Daniel Zhao, Senior Photographer

During the annual Black and Hispanic Caucus State of the City address, Newhallville Ward 20 Alder Delphine Clyburn spoke about New Haven’s resilience in the face of adversity and the role the board hopes to play in dismantling systemic racism.

The speech, delivered via teleconference from City Hall’s Aldermanic Chambers, began by emphasizing how “tough” the year 2020 was on the city. Throughout the speech, Clyburn — who is also chair of the Black and Hispanic Caucus — enthusiastically reminded the Board of New Haven’s former status as a “model city” and its potential to be one again.

“In the 1960s and 70s, New Haven was called a model city for redevelopment,” Clyburn said. “I’m calling on New Haven to be called this model city again by abolishing systemic racism in our city.”

During her speech, Clyburn highlighted the collaborative and determined nature of New Haveners, saying they “stepped up like never before” in face of all the problems that arose during the COVID-19 pandemic. She added that stepping up was “out of necessity … but more importantly, out of love.”

She noted in her address the impact of “hundreds of years of systemic racism” on communities in the city — inequalities which were exacerbated by the pandemic. Clyburn also reiterated the importance of effective changes in the city to address this legacy.

“For there to be sustained change, it must be institutionalized in policy,” Clyburn told the board.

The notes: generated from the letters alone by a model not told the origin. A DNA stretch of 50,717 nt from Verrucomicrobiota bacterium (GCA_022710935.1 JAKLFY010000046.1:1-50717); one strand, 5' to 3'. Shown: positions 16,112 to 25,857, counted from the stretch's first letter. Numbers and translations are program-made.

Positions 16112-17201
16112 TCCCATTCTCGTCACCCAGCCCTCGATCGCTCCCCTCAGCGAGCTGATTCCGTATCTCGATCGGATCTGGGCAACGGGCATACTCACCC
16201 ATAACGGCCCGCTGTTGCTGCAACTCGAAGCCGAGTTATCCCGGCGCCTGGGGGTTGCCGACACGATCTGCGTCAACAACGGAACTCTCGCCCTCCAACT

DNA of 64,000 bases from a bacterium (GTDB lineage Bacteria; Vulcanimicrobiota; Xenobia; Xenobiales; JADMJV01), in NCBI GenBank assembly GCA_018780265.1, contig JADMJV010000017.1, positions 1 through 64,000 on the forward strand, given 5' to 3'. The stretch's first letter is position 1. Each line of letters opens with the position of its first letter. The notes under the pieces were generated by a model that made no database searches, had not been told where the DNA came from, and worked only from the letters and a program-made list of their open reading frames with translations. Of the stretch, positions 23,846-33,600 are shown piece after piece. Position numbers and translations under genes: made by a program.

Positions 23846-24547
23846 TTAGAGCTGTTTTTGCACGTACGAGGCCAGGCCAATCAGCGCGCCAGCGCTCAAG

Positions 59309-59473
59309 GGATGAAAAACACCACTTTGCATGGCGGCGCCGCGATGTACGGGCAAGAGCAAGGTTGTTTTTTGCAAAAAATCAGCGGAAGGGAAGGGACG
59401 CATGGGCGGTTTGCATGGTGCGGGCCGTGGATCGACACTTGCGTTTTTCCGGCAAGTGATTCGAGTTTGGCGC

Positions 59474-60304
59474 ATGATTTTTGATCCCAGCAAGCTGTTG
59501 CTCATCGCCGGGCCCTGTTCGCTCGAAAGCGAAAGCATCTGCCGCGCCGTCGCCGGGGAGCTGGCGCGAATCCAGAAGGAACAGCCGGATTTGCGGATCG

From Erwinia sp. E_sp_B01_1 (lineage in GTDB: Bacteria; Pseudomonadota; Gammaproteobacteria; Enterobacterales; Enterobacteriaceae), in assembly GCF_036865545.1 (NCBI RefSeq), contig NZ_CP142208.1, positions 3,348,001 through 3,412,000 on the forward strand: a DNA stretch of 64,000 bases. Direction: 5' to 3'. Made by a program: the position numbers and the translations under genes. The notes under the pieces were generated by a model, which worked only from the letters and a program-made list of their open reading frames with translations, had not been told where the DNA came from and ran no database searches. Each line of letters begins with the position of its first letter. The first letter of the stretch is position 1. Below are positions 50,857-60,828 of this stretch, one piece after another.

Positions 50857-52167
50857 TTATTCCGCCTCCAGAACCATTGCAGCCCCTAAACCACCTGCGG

She acknowledged the city’s work this year to do just that, noting the recognition of racism as a public health issue and efforts to develop affordable housing and inclusive zoning policy as just some of these changes. Earlier this year, the Racism as a Public Health Issue Working Group, created by Ward 26 Alder Darryl Brackeen Jr. along with Board of Alders President Tyisha Walker-Myers, developed a series of recommendations for the board’s consideration that it hopes will begin to dismantle the structures of systemic racism.

“I must stress that the recommendations [are] laying the groundwork for further work and deliberate changes to how our government seeks to eliminate systematic racism, from the roots,” Brackeen Jr. wrote in a February email to the News.

Walker-Myers spoke at the end of the board meeting on the ongoing trial of former police officer Derek Chauvin, who is charged with the killing of George Floyd, and her request that people “keep pressing for things that are really important.” New Haven, she said, must reassert its commitment to ending systemic racism in order to prevent the city from getting stuck in a loop of reactionary conversations rather than preventative ones.

“I want people to know they need to just hold on and keep pressing, because one day, we will get to where we need,” Walker-Myers urged the board. “We’ve got to hold each other up.”

The board meeting is available for viewing here.

Ángela Pérez | angela.perez@yale.edu

Ángela Pérez writes as a staff reporter for the City, WKND and Sports desks, where she primarily covers City Hall and the Board of Alders. Originally from Puerto Rico, she plans to double major in Architecture and History.